Subject He doesn’t deserve it
Waterboarding is torture. Torture is unacceptable. Period.
If Michael Mukasey won’t stand up to President Bush and tell him that, then he doesn’t deserve to be Attorney General.
I can’t in good conscience support his nomination, and I’m asking you to join me.
The Department of Justice lost its way under Alberto Gonzales, becoming a rubber stamp for Bush administration policies that ignored the rule of law.
The consequences have been alarming. The White House has defended torture, engaged in massive surveillance of U.S. citizens, and covered up activities with a veil of secrecy.
Our country can’t afford another Alberto Gonzales.
After meeting with Judge Mukasey and listening to his testimony before the Senate Judiciary Committee, I strongly doubt his ability – or desire – to reverse the disturbing trends his predecessor encouraged. What I heard was the same sort of evasiveness and disregard for the rule of law that led to Alberto Gonzales’ resignation.
Judge Mukasey refuses to call waterboarding an act of torture and condemn the practice. He also suggested that the Geneva Conventions may not apply to enemies we capture – a view that has been soundly rejected by the Supreme Court.
I fear that Mukasey would pick up where Alberto Gonzales left off: serving as the President’s personal lawyer instead of the chief law enforcement officer of the United States. We need an Attorney General who will stand up for the American people and the American Constitution – not just the American President.
We can’t let this happen. Stand with me in opposing Michael Mukasey’s nomination for Attorney General:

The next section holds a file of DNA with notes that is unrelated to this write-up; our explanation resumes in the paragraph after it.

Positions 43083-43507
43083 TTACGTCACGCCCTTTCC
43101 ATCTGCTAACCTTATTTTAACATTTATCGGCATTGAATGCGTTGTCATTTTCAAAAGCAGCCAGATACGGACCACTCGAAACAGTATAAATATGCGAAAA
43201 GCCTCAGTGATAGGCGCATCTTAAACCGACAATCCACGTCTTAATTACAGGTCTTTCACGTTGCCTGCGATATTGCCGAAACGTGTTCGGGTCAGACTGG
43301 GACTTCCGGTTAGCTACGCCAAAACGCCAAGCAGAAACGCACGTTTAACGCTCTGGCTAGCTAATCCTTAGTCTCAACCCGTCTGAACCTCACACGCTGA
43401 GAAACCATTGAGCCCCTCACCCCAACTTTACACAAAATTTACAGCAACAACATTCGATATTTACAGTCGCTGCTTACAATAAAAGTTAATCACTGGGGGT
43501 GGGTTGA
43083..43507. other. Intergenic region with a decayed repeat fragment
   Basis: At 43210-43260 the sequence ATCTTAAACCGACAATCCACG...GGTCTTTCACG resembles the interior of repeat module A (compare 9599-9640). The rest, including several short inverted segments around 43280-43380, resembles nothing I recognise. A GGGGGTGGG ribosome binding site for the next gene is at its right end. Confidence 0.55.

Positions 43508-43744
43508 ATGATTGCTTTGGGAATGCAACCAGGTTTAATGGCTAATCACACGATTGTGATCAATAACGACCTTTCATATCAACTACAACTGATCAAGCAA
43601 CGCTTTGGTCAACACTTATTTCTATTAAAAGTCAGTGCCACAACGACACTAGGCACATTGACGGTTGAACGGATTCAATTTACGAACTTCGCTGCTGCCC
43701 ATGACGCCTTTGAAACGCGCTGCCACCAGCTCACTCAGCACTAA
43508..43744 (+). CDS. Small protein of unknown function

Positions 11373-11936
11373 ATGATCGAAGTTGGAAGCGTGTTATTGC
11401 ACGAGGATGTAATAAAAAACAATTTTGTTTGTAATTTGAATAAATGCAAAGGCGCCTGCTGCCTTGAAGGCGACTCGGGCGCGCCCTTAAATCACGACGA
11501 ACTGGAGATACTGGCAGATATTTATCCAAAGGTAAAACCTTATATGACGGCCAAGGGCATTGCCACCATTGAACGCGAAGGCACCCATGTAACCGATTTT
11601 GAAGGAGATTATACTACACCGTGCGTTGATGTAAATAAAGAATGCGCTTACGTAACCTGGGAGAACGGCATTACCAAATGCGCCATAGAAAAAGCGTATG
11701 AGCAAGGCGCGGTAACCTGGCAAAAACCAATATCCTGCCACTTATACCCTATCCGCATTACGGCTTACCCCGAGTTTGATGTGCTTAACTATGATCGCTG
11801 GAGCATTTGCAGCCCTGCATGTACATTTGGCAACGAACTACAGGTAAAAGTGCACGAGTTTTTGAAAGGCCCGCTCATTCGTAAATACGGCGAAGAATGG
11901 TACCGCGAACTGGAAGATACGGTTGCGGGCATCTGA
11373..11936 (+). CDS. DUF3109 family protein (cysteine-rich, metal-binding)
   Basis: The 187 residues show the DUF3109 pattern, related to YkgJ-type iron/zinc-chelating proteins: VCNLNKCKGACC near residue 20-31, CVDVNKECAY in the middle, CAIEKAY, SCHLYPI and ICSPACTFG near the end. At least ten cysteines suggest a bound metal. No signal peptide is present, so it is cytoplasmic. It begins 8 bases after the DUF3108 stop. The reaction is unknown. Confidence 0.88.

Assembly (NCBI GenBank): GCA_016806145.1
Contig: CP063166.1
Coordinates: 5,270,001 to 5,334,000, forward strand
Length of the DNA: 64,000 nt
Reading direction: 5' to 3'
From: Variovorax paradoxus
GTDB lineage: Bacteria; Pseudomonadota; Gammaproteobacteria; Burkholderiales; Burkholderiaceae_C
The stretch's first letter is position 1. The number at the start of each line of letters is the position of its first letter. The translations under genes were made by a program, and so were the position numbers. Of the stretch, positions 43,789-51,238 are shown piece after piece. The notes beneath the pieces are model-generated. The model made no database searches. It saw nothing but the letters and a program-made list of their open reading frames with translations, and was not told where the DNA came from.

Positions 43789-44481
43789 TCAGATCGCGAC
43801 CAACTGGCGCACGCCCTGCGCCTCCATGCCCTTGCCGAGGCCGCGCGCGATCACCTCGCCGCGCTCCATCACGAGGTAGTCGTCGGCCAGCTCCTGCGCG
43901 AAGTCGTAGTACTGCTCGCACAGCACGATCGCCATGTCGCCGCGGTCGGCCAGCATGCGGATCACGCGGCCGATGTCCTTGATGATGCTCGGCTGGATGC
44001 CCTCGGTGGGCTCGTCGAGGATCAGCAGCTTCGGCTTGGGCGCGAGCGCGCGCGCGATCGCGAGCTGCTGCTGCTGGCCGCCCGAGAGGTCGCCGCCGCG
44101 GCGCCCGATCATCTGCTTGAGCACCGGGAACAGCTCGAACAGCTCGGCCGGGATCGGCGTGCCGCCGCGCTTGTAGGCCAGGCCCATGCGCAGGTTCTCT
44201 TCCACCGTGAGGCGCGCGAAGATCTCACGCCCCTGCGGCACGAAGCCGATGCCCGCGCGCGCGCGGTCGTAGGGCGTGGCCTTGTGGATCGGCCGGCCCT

Mukasey’s troubling views don’t stop at torture. He’s made it clear that he supports broad Presidential powers, including the ability to detain U.S. citizens without charges and to illegally conduct surveillance on U.S. citizens without a warrant.
Mukasey has also shown too little respect for Americans’ civil rights. As a judge, he often ruled against victims of discrimination – and many of his rulings were later reversed. When I asked Mukasey about his plan for revitalizing the Justice Department’s weakened Civil Rights Division, his answer was vague and noncommittal.
These aren’t the traits and priorities the United States needs in its next Attorney General.
After the failure of Alberto Gonzales, we must give the American people an Attorney General with the independence, the judgment, and the commitment to fairness and equality they expect.
Michael Mukasey is not that person. Join me in calling for an Attorney General who respects the rule of law:
Senator Edward M. KennedyPaid for by The Committee for a Democratic Majority